SALT LAKE CITY — While liberals are howling at Rep. Jim Matheson, D-Utah, for voting against his party's health care reform bill, most Utahns apparently are cheering him.
They just gave him the highest job performance rating of anyone in Utah's congressional delegation, where he is the lone Democrat, according to a new Deseret News/KSL poll.
Besides that, Matheson's approval rating is two to three times higher than what Utahns gave to national Democratic leaders, including President Barack Obama, House Speaker Nancy Pelosi and Senate Majority Leader Harry Reid.
"I'm gratified that the numbers are that high," Matheson said. "I know there is a lot of concern across the political spectrum about incumbents these days. Hopefully, this reflects that people support how I conduct myself, that I look at the merits and make decisions based on that."
The statewide poll by Dan Jones & Associates on Monday — a day after Congress passed the reform bill — showed that 64 percent of Utahns said they strongly or somewhat approve of Matheson's performance, 27 percent somewhat or strongly disapprove and 8 percent were undecided.
That 64-27 support ratio was the best in the congressional delegation and just a shade better than the 64-30 ratio of Sen. Orrin Hatch, R-Utah.
Matheson's numbers flew into the stratosphere compared with ratings of the national leaders of his party.
Only 30 percent of Utahns approved of Obama's job performance, and 69 percent disapproved. The approval-disapproval ratio for Pelosi was an even-worse 21-72, and it was 25-55 for Reid.
When looking at respondents in just Matheson's 2nd House District and not the entire state, his numbers drop a bit. Of his constituents, 57 percent approve of his job performance, compared with 39 percent who disapprove.
And in a weird situation for any politician, his performance rating is higher among members of the opposing party and independents than it is among his own party. His approval-to-disapproval rating is 57-28 among Democrats, 64-28 among Republicans and 69-24 among independents.
"That is a little unusual," Matheson said, laughing. "I think it shows that people are looking for an independent voice in Washington these days. The partisanship is turning off a lot of people. I have always said that I am an independent voice representing Utah."
Matheson said he realizes many Democrats and liberals are upset with his vote on health care, but he said he believes most of his constituents approve of his vote.
"When you represent 900,000 people, and there's passion on all sides of the issue, not everyone is going to be happy, and I respect that," he said.
While Matheson has high ratings after being long-undecided about the reform bill but ultimately opposing it, Sen. Bob Bennett received fairly poor ratings after fighting the reform bill all along.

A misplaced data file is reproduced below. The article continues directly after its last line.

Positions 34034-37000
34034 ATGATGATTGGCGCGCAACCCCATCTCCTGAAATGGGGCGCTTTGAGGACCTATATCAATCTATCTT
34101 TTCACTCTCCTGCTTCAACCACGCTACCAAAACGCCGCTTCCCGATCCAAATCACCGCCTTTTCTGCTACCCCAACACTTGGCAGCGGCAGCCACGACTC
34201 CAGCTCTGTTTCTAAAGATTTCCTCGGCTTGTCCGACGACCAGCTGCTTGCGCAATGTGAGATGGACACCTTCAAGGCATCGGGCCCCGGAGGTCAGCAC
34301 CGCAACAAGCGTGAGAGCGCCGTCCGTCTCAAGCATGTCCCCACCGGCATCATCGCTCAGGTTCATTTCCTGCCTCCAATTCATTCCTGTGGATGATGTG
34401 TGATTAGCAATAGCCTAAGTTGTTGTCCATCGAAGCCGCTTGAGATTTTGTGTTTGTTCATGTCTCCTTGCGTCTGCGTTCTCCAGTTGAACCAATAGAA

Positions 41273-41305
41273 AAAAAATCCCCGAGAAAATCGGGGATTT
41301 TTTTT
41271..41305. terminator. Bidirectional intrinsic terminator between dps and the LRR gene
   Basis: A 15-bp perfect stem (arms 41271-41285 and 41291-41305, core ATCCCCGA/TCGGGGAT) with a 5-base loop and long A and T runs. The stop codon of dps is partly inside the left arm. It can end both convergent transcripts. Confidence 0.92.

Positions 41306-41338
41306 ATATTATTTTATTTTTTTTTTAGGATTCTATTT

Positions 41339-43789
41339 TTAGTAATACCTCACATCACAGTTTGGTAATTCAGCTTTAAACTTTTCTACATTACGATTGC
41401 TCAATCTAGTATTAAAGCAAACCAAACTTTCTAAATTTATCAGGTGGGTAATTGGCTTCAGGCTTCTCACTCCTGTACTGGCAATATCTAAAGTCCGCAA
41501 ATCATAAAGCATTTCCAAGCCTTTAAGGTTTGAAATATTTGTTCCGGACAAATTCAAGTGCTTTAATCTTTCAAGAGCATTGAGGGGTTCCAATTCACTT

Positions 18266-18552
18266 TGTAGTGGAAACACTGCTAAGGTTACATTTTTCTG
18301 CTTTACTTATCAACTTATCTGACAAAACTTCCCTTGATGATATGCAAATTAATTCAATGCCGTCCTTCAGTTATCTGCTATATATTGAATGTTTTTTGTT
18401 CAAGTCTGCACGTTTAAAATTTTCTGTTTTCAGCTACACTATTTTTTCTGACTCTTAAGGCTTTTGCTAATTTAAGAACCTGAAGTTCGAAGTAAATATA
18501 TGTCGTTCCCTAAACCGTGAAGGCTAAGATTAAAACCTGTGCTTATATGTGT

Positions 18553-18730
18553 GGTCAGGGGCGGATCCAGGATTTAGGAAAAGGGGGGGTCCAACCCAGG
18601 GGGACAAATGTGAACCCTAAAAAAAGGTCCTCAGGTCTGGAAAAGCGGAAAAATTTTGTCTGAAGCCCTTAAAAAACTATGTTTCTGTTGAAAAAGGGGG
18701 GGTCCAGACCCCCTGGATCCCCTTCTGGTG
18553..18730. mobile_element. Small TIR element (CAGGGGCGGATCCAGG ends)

Bennett, a three-term incumbent, is facing seven GOP challengers this year who contend he is not conservative enough, plus two Democrats and a member of the Constitution Party.
Only 54 percent of Utahns said they approve of Bennett's job performance, while 37 percent disapprove and 5 percent were undecided. The approval rating was down by four points since the last time the Deseret News asked that question in December.
It comes after Bennett has been attacked in ads by the Club for Growth, a national conservative group, that often claimed he was too supportive of Democratic reform efforts, and some recent "push polling" telemarketing by the conservative Common Sense Issue PAC also contending Bennett is too soft on reform.
"I think it's primarily Club for Growth," Bennett said, explaining his low numbers. "It is an opponent who has no physical presence in Utah. So you can't talk back to them like I can to one of my flesh and blood opponents. And they have attacked me in a very distortive and improper way, knowing they can get away with it.
"With the kind of attacks they have made, I'm actually surprised my rating is as high as it is," he said.
The job approval-to-disapproval ratio for other members of the Utah delegation was 55-21 (with a large 25 percent undecided) for Rep. Jason Chaffetz, R-Utah, and 48-18 (with an even larger 34 percent undecided) for Rep. Rob Bishop, R-Utah.
Their approval ratings are relatively low and come after Bishop and Chaffetz were among the loudest critics of health reform in Congress. However, their disapproval ratings are low, while the numbers of respondents who were undecided about them is large.
The poll conducted 406 interviews Monday and has a sampling error of plus or minus 5 percentage points.
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